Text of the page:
Report: Germany Suspends New Submarine Deal in Light of Israeli Investigation

YERUSHALAYIM -
An Israeli navy Dolphin-class submarine seen off the coast of Haifa. (Moshe Shai/Flash90)

The signing of a contract between Germany and Israel for the acquisition of submarines and other naval equipment, set for next week, has been indefinitely postponed by the German government, Yediot Acharonot reported on Tuesday. The postponement is due to concerns by the German government over the sprouting influence-peddling and corruption scandal surrounding the purchase, in the so-called Submarine Affair.

Israel is set to purchase several German Dolphin-class submarines — among the most advanced in the world — in a deal that was approved by Israeli and German defense authorities; but the German authorization was given last month on condition that it be corruption-free. Police, the Justice Ministry and the State Attorney have been investigating allegations of corruption in the purchase.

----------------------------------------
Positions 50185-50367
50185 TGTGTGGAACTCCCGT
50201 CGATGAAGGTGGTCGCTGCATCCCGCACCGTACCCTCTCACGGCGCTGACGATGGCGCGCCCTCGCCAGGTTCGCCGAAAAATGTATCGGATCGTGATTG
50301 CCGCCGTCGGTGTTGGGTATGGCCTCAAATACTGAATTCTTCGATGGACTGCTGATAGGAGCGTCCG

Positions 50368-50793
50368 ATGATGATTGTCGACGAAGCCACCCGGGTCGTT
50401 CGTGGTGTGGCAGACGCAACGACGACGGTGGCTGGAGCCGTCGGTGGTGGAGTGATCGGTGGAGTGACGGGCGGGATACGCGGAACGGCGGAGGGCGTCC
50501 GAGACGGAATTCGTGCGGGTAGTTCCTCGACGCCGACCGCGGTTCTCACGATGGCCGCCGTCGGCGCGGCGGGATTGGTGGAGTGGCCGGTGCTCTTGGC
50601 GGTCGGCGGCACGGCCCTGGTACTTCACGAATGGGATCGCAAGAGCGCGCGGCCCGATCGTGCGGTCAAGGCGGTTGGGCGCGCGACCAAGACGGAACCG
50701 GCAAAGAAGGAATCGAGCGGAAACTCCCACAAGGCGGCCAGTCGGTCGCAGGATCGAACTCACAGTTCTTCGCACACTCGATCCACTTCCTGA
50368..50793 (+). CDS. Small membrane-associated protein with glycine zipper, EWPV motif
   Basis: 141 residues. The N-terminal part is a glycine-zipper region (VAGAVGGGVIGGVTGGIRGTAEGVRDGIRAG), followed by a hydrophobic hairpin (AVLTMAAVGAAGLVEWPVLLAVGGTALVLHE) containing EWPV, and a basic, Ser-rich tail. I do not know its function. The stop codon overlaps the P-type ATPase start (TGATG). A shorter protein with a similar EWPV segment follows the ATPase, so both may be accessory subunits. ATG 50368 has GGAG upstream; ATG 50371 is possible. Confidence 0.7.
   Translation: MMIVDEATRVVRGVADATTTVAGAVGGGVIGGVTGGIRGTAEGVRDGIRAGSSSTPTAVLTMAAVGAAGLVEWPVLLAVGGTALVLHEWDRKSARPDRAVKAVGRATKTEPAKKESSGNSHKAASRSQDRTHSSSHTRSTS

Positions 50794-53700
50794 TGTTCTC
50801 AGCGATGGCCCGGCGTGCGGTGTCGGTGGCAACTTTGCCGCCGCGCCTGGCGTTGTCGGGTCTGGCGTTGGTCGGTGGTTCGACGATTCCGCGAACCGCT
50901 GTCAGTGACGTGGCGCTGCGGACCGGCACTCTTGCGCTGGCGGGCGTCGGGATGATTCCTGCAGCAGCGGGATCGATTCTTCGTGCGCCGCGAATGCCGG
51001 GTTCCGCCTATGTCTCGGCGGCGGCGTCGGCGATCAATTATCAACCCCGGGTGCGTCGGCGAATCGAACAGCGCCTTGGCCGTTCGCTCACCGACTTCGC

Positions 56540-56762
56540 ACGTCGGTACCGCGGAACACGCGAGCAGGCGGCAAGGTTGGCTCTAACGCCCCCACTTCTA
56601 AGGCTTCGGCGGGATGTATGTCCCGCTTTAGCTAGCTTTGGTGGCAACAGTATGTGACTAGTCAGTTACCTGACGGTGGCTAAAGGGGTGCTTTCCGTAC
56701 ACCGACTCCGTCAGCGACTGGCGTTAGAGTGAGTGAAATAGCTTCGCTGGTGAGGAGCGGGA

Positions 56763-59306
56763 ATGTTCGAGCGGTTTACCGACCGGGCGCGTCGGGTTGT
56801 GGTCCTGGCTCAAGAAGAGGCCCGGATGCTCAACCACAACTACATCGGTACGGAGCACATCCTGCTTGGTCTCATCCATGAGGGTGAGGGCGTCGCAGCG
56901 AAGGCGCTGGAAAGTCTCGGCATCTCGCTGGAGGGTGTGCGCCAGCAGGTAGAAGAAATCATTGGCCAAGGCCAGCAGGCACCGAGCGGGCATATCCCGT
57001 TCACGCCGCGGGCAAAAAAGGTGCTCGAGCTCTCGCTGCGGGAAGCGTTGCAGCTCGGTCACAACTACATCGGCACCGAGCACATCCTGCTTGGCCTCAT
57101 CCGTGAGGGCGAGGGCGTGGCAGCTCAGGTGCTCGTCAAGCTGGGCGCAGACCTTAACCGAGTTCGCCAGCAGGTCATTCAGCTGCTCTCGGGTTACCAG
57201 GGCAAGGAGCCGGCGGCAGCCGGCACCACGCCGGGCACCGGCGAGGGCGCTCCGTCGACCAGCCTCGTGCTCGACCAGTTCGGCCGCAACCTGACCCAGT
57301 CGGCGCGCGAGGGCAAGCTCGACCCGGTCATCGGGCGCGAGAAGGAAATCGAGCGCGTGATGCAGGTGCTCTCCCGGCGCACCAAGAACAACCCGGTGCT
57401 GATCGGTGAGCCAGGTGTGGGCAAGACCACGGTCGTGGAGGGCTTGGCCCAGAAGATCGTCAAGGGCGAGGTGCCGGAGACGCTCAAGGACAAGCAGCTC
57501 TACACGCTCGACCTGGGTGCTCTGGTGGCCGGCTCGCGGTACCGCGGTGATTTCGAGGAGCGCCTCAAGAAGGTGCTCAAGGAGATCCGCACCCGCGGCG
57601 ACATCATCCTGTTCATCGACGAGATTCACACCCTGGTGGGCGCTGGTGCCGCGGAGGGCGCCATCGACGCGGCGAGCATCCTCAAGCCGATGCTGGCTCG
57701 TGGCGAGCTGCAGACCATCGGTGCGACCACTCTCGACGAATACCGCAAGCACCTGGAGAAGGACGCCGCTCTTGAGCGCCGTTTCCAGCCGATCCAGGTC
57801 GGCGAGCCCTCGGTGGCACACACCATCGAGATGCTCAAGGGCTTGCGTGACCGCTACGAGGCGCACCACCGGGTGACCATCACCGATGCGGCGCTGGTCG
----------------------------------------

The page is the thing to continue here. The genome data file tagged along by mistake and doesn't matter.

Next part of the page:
Last month, six individuals — including several top former government officials — were questioned in the matter. Prime Minister Binyamin Netanyahu has not been considered a suspect in the case until now. Among those who have been questioned have been David Shimron, an attorney who represented ThyssenKrupp’s interests; ThyssenKrupp representative Miki Ganor; and Eliezer Marom, former Commander of the Israeli Navy. According to allegations, Shimron and Ganor pushed Marom and other defense officials to order the company’s Dolphin-class submarines. The case was upgraded to a criminal investigation earlier this year.

The Yediot report comes in the wake of a report by Channel Two Monday that Mr. Ganor, who was the deal’s main broker between Israeli security officials and the German company, is in advanced negotiations to turn state’s evidence in the case. The German decision is directly related to this report, Yediot said, as the Germans have come to believe that if police have a witness prepared to testify against others, it’s likely there are major improprieties surrounding the sale.

According to recent reports, Mr. Ganor is suspected of bribing Mr. Marom, with the latter assisting ThyssenKrupp — the makers of the submarines — to win the contract for the new equipment offered by the Defense Ministry, valued at 1.2 billion euros. Mr. Ganor’s remand was extended Monday for an additional four days. Mr. Marom was summoned to be questioned yet again in the matter on Monday night, Channel Two said.